AC Capehart/Tomcat rant

Created Tue, 18 Jan 2005 14:21:52 +0000 Modified Thu, 01 Jul 2021 18:59:39 +0000
3507 Words

OK, I kinda meant to have complained, or at least thought (in the blog) about money, job, life etc. But that just hasn’t come up as strongly as it could have in the past few days. I’m sure one will come soon though.

But today I want to rant. I guess this is kind of a rant about job because if I were in an office with other geeks, especially other linux admin/java geeks, I might just get answers to my problems instead of having to google them (with limited success.)

Now, it’s pretty easy to get tomcat up and running, listening on port 8080, etc. You pretty much just unpack it where you want it to live and tell it to start. Now, most unix services (like apache httpd for example) come with a configuration file that you just drop into /etc/init.d that tells the OS what to start on the way up, stop on the way down, restart the service if there’s trouble, re-read configuration files etc. For tomcat, even though there are already separate startup and shutdown scripts, you have to build a whole new native service “jsvc”. Then copy a rather rudimentary config file into /etc/init.d that doesn’t have anything more than “start” and “stop” and doesn’t even support “chkconfig” — a unix tool for modifying what starts when, etc. “support” for chkconfig is like 2-3 lines of text in the config file! What kind of sense does this make? None to me at least.

I didn’t want to have to have multiple contexts for my virtual host. If you go to host beta.omnimarks.com I want you to use just one servlet context. Every servlet on that host can just live right there and be fat-n-happy. I just don’t want to have to go to a URL like beta.omnimarks.com/context-name/servlet-name/ But, there’s no way to do that in tomcat. I can’t just say, “Only have one context.” So, instead I have to have apache rewrite every url that doesn’t start with the servlet context to subsequently start with the servlet context. (Thanks to author and fellow Jug member Tom Schwenk for that suggestion!)

Now, why apache and tomcat have to be different in the first place is beyond me. I want a web server. I want it to serve static files fast. I want it to handle php and cgi (though I personally do remarkably little CGI now, it’s still handy for things like awstats). Why should it not be able to handle servlets too? Now, to be sure, there’s a lot about J2EE I DON’T know. And maybe it’s all the rest of that that requires all of this meta-configuration stuff. But it seems to me, I should just be able to compile a mod_servlet.so and put it in the apache library directory and say “Gimme servlets.” [sigh]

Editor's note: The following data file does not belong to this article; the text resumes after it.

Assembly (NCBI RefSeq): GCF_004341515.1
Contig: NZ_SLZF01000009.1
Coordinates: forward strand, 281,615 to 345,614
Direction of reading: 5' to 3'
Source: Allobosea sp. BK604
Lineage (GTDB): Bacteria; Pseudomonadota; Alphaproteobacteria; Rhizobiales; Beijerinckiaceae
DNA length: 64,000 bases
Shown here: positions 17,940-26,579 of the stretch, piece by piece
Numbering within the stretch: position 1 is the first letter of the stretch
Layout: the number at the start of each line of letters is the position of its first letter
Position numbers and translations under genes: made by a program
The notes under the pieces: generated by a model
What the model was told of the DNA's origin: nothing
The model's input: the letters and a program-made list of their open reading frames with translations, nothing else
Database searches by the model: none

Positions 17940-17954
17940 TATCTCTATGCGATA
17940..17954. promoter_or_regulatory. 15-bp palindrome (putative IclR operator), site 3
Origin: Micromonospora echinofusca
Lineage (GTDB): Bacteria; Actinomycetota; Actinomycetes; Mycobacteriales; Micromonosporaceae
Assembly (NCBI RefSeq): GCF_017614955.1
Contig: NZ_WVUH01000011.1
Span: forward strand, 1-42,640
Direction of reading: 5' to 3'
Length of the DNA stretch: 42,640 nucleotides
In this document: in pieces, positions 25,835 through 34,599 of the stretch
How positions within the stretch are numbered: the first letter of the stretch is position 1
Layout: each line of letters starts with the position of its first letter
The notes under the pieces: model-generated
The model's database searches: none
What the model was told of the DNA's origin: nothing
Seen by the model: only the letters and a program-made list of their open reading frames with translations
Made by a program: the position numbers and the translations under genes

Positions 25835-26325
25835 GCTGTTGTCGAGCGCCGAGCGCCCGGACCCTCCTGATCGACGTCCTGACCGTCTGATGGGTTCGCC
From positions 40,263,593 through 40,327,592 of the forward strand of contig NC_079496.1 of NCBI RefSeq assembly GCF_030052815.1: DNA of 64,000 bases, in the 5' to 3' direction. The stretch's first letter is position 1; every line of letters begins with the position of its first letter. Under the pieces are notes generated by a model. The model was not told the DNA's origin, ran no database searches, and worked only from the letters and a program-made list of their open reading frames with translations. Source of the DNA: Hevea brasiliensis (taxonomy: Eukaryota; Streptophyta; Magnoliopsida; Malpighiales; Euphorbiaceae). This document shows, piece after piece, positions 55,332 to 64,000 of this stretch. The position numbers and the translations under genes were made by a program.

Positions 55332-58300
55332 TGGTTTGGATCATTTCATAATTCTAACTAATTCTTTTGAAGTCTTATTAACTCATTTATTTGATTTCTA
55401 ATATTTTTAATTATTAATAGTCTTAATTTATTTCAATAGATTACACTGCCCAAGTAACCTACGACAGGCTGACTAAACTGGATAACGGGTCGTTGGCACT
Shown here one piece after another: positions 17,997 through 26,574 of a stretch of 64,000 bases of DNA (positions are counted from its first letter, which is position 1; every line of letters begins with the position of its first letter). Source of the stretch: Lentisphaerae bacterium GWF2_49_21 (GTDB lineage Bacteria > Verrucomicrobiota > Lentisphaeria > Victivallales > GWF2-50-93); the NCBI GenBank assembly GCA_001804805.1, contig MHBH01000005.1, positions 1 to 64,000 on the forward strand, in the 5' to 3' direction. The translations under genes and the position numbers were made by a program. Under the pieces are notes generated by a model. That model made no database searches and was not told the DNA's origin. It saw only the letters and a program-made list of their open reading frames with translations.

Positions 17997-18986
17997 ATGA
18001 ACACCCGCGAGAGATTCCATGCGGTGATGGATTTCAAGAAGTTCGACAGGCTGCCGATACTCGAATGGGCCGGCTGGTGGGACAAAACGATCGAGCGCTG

Instead, I have to compile mod_jk — the apache-tomcat connector, and drop it in the library. That’s OK except for all the rest of the cruft around mod_jk. Again, I’m sure it has some purpose, but it’s purpose yesterday was to confuse the crap out of me. Let me give an example of a module who’s installation and configuration I like: mod_auth_mysql. It lets you use a mysql database to do Basic (and digest?) authentication. Pretty cool. Pretty complex. Nice module. Installing it, consists of two different commands (once you’ve downloaded and unpacked the source.) You use apxs to compile the module, then apxs again to install the module so that it’s available to apache. The commands that you need to use are listed right there in the README. (Well, not really, but the README is really short and tells you which file has the commands in it.)

Let’s contrast that install experience with the mod_jk install experience. We download and unpack the source. So far, so good. Now, we open up the README because we’re conscientious little installers and we want to know what to do. Here’s the ACTUAL README file from jakarta-tomcat-connectors-1.2.8-src: